MANY Australians dismiss dementia as a natural part of ageing and don’t realise they can do things to prevent it or slow its progress.

Dr Kaele Stokes, Executive Director of Advocacy and Research at Dementia Australia, told InSight+ that many of the people who call the Dementia Australia hotline are looking for ways to either prevent dementia or slow its decline. Knowing there are things they can do gives them a sense of hope.

“There is a sense of being powerless for people with a diagnosis of dementia that there’s nothing they can do,” she said.

“But the more research we do, the more we realise there are significant changes people can make through all stages of life to reduce their risk. And to support them to live as independently as possible when they get a diagnosis,” Dr Stokes said.

According to the authors of an MJA Perspective 40–48% of dementia risk is modifiable. Risk factors include “physical inactivity (17.9%), mid-life obesity (17.0%), low educational attainment in early life (14.7%), mid-life hypertension (13.7%), depression (8.0%), smoking (4.3%), and diabetes mellitus (2.4%)”.

Half a million Australians are currently living with dementia, with this number set to rise to over a million by 2056, according to the authors. Dementia is now considered the greatest cause of disability in Australians aged over 65 years and the second leading cause of death – the leading cause of death in women.

According to Professor Ruth Hubbard, a geriatrician and Masonic Chair of Geriatric Medicine at the University of Queensland, now is an opportune time to focus on dementia prevention.

“Ageing well is something we should embrace as a society. [We need] to emphasise the importance of strategies that would help us age well as a population. There may be a climate to receive that sort of information now,” she told InSight+.

Dr Terence Chong, psychiatrist and Senior Research Fellow at the University of Melbourne, and colleagues proposed a multilayered action plan in the MJA article, with eight recommendations about preventing dementia over the next 40 years.

Recommendation 1 is the drafting of Australian guidelines for dementia prevention.

“Guidelines are important, and from there we can use that to promote the importance of prevention at a community level and health level,” said Dr Chong.

A dedicated public health campaign, which would explain the ways dementia can be prevented, was also suggested.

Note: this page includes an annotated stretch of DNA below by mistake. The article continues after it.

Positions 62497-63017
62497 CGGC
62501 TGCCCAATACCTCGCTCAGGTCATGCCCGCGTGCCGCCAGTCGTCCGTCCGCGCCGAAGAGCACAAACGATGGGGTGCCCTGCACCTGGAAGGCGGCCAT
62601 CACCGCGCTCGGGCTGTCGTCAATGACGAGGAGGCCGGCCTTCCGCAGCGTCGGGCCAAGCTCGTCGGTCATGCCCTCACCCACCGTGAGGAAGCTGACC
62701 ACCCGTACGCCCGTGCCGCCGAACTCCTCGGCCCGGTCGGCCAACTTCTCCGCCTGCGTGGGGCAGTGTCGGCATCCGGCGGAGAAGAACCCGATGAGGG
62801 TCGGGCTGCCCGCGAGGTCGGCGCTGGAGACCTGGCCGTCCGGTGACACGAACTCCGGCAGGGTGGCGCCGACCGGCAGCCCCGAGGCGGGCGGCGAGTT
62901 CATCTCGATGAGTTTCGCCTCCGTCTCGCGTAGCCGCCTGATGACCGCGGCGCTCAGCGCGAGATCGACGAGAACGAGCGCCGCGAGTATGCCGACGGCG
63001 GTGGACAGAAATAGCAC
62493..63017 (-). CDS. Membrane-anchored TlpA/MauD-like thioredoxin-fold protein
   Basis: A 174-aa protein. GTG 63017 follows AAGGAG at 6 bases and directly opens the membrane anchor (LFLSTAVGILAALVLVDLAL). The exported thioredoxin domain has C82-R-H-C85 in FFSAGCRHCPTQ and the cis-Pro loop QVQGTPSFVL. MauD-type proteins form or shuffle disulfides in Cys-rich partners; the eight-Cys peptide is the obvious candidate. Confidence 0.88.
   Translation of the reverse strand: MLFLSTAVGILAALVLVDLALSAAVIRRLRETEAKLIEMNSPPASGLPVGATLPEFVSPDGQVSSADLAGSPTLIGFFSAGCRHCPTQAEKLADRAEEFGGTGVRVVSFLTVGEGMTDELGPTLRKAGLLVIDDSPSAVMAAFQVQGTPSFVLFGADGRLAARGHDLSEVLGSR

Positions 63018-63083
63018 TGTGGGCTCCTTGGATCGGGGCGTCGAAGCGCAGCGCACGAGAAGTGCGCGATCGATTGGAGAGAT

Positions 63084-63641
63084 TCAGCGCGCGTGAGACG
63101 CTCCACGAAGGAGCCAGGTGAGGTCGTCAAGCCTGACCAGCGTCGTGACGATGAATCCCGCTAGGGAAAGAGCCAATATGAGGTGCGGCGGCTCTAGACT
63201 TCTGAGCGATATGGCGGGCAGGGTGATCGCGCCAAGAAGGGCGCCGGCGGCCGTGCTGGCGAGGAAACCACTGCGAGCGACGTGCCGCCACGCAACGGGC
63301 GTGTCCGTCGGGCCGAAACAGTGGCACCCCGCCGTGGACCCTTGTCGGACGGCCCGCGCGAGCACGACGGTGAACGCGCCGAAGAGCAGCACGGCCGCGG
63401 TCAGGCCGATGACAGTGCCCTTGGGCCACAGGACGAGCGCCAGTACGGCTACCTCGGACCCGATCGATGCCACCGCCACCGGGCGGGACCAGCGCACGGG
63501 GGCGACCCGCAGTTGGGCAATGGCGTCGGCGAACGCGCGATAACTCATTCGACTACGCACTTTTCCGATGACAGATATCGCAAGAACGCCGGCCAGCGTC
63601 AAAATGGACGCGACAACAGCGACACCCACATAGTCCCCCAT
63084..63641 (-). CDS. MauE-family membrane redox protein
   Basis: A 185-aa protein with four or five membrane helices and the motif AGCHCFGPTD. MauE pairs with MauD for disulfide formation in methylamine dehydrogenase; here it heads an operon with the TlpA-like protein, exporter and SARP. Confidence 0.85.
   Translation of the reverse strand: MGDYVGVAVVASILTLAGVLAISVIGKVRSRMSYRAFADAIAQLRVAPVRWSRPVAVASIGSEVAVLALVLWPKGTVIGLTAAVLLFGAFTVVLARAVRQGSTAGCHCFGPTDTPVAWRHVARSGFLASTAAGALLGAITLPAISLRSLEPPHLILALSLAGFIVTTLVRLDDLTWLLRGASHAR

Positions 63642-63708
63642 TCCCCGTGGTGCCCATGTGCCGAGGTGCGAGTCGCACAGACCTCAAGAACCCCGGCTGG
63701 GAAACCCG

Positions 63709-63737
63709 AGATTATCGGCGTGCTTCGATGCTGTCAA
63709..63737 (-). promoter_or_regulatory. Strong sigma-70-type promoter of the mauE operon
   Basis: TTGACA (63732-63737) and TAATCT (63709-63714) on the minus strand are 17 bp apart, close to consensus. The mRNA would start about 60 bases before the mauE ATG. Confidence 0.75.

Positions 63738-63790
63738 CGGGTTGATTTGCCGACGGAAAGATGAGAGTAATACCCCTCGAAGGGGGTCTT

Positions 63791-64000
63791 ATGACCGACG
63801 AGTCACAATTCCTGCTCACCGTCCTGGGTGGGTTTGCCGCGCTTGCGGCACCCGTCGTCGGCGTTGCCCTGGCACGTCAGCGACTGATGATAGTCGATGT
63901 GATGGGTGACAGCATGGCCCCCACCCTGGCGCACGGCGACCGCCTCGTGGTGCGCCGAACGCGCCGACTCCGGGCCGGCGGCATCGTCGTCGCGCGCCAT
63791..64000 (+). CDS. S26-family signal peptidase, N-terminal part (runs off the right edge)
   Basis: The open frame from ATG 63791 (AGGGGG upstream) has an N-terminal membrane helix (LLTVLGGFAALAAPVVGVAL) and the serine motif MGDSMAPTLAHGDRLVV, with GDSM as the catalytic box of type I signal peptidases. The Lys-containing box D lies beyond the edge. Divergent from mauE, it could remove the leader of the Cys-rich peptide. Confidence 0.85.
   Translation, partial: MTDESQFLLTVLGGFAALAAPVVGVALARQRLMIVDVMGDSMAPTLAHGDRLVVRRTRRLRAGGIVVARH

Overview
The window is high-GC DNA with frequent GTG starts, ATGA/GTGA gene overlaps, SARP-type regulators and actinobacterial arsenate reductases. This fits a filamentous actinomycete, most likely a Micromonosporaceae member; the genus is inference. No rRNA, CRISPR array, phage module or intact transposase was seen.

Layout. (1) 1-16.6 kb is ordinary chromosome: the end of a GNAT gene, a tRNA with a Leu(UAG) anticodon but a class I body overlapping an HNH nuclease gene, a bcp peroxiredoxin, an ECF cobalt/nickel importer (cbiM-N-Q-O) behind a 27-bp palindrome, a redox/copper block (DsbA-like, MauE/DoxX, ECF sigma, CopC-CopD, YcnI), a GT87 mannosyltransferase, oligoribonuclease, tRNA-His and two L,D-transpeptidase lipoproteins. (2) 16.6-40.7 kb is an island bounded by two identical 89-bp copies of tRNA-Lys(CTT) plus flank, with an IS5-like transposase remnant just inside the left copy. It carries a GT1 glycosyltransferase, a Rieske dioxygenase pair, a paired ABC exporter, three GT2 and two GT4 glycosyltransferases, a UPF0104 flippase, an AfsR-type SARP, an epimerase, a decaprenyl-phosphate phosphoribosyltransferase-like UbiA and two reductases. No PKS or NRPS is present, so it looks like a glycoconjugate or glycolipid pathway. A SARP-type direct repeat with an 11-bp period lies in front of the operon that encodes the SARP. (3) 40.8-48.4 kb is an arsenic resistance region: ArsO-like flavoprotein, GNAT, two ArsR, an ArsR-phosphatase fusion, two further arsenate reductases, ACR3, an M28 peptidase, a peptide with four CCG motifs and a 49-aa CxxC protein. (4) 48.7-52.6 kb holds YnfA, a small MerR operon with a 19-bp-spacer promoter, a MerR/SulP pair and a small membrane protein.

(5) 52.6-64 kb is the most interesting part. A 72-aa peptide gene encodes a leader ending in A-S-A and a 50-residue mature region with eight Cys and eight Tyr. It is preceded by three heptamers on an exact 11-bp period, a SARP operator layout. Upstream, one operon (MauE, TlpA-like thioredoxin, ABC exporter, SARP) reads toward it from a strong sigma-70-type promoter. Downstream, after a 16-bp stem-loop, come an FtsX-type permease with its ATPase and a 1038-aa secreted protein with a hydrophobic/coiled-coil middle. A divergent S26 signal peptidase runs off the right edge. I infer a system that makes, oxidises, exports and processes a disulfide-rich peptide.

Public health campaigns have had success in Australia in the past. However, according to Dr Stokes, those campaigns need significant funding and a long time frame to see any benefit.

“Public health campaigns take a long time to shift practice. If you think of the public campaigns around seat belts or quitting smoking, they’ve taken a long and sustained period of consistent awareness-raising to change practice,” she said.

The MJA article notes that any campaign will need to reach a broad and diverse audience – “this is particularly important for Aboriginal and Torres Strait Islander people, for whom dementia prevalence is three to five times higher than the general population”.

However, public health messaging can only do so much. Tailoring these messages to each individual will be the way to see behaviour change, Chong and colleagues wrote, putting the focus firmly on primary care physicians.

They highlighted that many of the risk factors for dementia, such as physical inactivity and midlife obesity, are risk factors in many chronic conditions including diabetes, hypertension and heart disease.

“A key step is the coordination and pooling of resources between peak advocacy bodies such as Dementia Australia, Diabetes Australia, and the Heart Foundation, with clear messaging focusing on single risk factors that have multiple benefits.”

Dr Chong and colleagues wrote that GPs need to have enough resources and equipment to help them spearhead dementia prevention throughout life. They suggested a focus on dementia prevention including additional Medicare Benefits Schedule item numbers and changing existing items, such as the 45–49-year-old health check for individuals at risk of chronic conditions.

Dr Chong also told InSight+ that, thanks to their long association with their patients, GPs can understand what’s meaningful to each patient in order to effect change. Sometimes, it may be more relevant to talk to patients about the risk factors rather than the disease it’s preventing.